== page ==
By Ed Bouchette / Pittsburgh Post-Gazette
What the Steelers need today is another Jerome Bettis, a big, durable runner who consistently produces yards, touchdowns and victories.
That's like saying the Dolphins could use another Dan Marino, the Giants another Lawrence Taylor, and the Lions another Barry Sanders. Those kinds of players come around once in a generation, and when they're gone, they're irreplaceable.
Bettis is a once-in-a-lifetime running back. No one in the NFL ever saw his likes before and none since. He is the only back who weighed more than 240 pounds and consistently produced, and he did it like few others. Bettis ran for 13,662 yards, fifth most in the history of the NFL when he retired after the 2005 season and sixth today. He played in 192 games over 13 seasons, topped 1,000 yards rushing eight times and did it against defenses that mostly knew when he was coming.
The Bus was not only the best heavyweight runner in NFL history, he ranks among the most productive. At sixth in league history, he is the only eligible back among the top 10 who is not yet in the Pro Football Hall of Fame. This is his third year as a finalist with the next vote taking place Feb. 2 in New Orleans.
"The sixth-best running back in the NFL should be in the Hall of Fame," said Steelers general manager Kevin Colbert, who helped draft Barry Sanders when he worked for the Lions.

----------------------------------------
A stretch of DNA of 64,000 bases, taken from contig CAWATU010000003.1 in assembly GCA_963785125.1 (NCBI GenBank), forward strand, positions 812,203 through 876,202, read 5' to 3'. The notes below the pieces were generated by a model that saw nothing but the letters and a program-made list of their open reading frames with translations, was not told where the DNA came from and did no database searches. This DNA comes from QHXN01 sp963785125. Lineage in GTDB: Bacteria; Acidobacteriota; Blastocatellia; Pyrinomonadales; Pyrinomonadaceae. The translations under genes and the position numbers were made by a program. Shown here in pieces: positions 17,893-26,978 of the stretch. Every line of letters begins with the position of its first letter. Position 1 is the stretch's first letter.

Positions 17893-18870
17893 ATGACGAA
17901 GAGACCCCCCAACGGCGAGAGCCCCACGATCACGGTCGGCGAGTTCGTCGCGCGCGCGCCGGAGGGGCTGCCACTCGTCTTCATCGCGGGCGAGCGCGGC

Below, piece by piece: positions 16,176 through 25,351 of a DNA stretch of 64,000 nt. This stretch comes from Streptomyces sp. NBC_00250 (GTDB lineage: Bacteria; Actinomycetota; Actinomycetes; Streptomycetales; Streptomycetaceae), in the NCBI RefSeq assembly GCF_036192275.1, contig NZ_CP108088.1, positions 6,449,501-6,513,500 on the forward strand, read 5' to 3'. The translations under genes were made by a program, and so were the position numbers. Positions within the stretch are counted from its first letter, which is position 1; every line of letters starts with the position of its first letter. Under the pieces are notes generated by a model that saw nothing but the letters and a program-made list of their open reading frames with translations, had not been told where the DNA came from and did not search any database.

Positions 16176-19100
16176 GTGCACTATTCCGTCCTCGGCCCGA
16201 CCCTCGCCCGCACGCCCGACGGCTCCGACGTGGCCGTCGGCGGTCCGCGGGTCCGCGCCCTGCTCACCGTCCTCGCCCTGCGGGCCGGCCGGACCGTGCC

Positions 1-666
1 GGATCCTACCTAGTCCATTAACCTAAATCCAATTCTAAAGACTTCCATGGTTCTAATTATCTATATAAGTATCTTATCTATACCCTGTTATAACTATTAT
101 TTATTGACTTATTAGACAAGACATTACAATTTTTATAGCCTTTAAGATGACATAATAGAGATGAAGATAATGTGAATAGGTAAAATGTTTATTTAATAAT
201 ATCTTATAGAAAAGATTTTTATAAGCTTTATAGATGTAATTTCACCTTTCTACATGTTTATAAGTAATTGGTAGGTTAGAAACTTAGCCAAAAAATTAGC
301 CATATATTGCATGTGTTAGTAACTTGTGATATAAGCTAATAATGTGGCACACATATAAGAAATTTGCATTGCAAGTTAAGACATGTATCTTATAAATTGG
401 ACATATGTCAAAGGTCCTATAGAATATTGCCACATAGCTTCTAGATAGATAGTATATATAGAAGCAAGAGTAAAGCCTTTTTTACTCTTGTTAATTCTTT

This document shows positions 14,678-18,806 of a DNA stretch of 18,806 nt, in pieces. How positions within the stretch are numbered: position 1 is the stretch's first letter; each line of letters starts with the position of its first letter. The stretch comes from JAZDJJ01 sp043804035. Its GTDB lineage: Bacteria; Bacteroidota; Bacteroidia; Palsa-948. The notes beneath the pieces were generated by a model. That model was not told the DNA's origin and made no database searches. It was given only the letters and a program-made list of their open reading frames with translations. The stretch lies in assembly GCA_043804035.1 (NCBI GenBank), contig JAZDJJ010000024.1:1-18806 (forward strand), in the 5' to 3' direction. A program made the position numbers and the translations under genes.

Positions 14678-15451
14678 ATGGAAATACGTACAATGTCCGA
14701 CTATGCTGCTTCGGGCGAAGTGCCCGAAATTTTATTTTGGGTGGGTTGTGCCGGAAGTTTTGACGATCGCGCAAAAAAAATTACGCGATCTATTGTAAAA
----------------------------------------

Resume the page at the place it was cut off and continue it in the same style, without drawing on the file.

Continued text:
Added former teammate Hines Ward, "I don't know what more anyone can ask of a running back, especially his size. I don't know any running back as big as he is and to be sixth all-time speaks volumes for JB."
ColdHardFootballFacts.com, a respected website that often takes alternative looks at statistics, ranks Bettis as the best big back in NFL history. It uses 240 pounds as the cutoff for describing a big back (Bettis weighed between 250 and 265 during his career).
No back had half as many yards among the top 10 as Bettis. The website lists Jamal Lewis as No. 2. He rushed for 6,669 yards. To show how few there have been in the NFL, former Steelers back Bam Morris is No. 10.
What made Bettis different? Many attributes, including his Fred Astaire feet.
"For a big guy, he had unique feet," Colbert said. "He had the feet of a 5-10, 180-pound guy. He had tremendous feet for his size. And obviously, his ability, his toughness, his willpower."
Why so few big backs? They either wear down because they are such big targets and easily hit, or they succumb to injuries for that reason and because their weight eventually crushes their joints.
Bettis endured even though in his prime years, he never played for a quarterback who will join him in the Hall of Fame. Not even close. There was no quarterback to take the pressure off him, to push that safety back out of the box, not until Ben Roethlisberger in Bettis' final two seasons with the Steelers, 2004-05.
Here were the quarterbacks who mostly started when Bettis played for the Rams -- Jim Everett and Chris Miller -- and the Steelers -- Mike Tomczak, Kordell Stewart and Tommy Maddox before Roethlisberger's rookie season in 2004.